Meanwhile, the entrepreneurial & spiritual spawn of $arah Palin©™ believes girls and young women should carry guns to defend themselves from potential rapists. Since the majority of sexual assaults perpetrated on women under 25 are committed by men known to their victims - family members, neighbours, work colleagues, teachers or religious officials, classmates, acquaintances, friends as well as intimate partners, that's not bound to end well.
Nonetheless, here she is. Oh, and her sister participated in the ACORN entrapment scheme.
For a different, rational and not as shrieeeky analysis of sexual assault and rape culture, here's an opinion piece by Sady Doyle. She's known for her highly visible campaigns, mobilizing opposition to John Boehner's attempts to restrict access to legal abortions in the US and to defund Planned Parenthood.
Doyle compares and contrasts the media coverage of reports regarding journalist Lara Logan in Egypt, and about sexual assaults committed allegedly committed by Wikileaks founder Assange.
Plus ça change, plus c'est la même chose.
But the contrast is clear. In Logan’s case, all is fact. We believe her, as we have every reason to do. In the Assange case, nothing can be definitively known. In Logan’s case, the violence is clear and visible; in the Assange case, the alleged violence has widely been trivialized and dismissed. (In response to the allegation that Assange forcibly pinned a struggling woman and forced her legs open, Assange’s defender Geoffrey Robinson said that it was “what is usually termed the missionary position.”) In Logan’s case, the assailants were strangers, and they had multiple witnesses; in the Assange case, the alleged assaults took place privately, between acquaintances, which is also the case with most actual rapes.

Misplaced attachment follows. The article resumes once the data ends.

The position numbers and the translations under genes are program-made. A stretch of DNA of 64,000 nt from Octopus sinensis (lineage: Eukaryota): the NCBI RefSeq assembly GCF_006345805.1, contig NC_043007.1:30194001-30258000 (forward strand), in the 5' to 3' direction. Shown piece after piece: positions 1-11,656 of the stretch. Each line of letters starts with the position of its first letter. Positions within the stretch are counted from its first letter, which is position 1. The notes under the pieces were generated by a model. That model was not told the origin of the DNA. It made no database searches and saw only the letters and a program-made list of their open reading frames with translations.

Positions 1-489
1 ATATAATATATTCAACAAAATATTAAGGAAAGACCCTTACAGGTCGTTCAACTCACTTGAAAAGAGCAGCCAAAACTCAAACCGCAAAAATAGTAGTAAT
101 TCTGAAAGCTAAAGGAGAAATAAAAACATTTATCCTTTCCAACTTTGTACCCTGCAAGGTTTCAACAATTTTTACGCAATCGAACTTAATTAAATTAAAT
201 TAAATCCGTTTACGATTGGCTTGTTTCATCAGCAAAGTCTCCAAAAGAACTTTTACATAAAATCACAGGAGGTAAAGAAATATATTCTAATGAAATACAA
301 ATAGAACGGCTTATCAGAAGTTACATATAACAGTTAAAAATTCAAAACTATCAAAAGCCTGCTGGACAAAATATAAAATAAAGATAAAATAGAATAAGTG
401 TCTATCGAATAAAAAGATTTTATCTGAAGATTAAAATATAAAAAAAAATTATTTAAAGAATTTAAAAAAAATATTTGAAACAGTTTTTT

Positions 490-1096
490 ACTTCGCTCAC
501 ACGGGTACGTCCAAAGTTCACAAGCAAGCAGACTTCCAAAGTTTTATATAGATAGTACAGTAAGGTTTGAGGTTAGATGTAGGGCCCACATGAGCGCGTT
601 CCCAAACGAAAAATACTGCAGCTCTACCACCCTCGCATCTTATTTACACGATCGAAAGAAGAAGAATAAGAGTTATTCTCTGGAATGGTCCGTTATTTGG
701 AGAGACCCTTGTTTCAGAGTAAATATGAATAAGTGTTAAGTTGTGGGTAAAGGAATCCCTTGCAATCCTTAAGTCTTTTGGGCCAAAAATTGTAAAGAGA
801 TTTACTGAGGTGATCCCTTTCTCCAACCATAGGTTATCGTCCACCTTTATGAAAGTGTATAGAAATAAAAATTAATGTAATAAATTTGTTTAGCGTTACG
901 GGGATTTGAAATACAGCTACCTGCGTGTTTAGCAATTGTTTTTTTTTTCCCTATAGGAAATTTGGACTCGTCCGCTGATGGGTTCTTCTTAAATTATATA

We don’t need to play ranking games here. What happened to Logan was horrific; if the allegations against Assange are true, those assaults were also horrific. But one might assume — I did — that Logan would not be subject to the same sort of defamation or victim-blaming that Miss A or Miss W have been. We know it happened; there’s no way to dismiss it. We know that she was outnumbered and overpowered; there’s no way to blame her for what happened. Right?
Wrong. Just as Miss A and Miss W were subject to nasty insinuations about their sexuality and lifestyle — the Daily Mail found the time to tell the world that Miss A was “an attractive blonde” and “a well-known ‘radical feminist,’” and to assert that the case had negative implications for both women’s “values” — the coverage of Logan’s assault often focused on her sexuality or attractiveness. Simone Wilson of LA Weekly described her as a “blonde reporter” who was “known for her shocking good looks,” and whose “sex life famously came under fire” two years before the (completely unrelated) attack. Just as people insinuated that Miss A and Miss W somehow invited an attack, they said the same about Logan.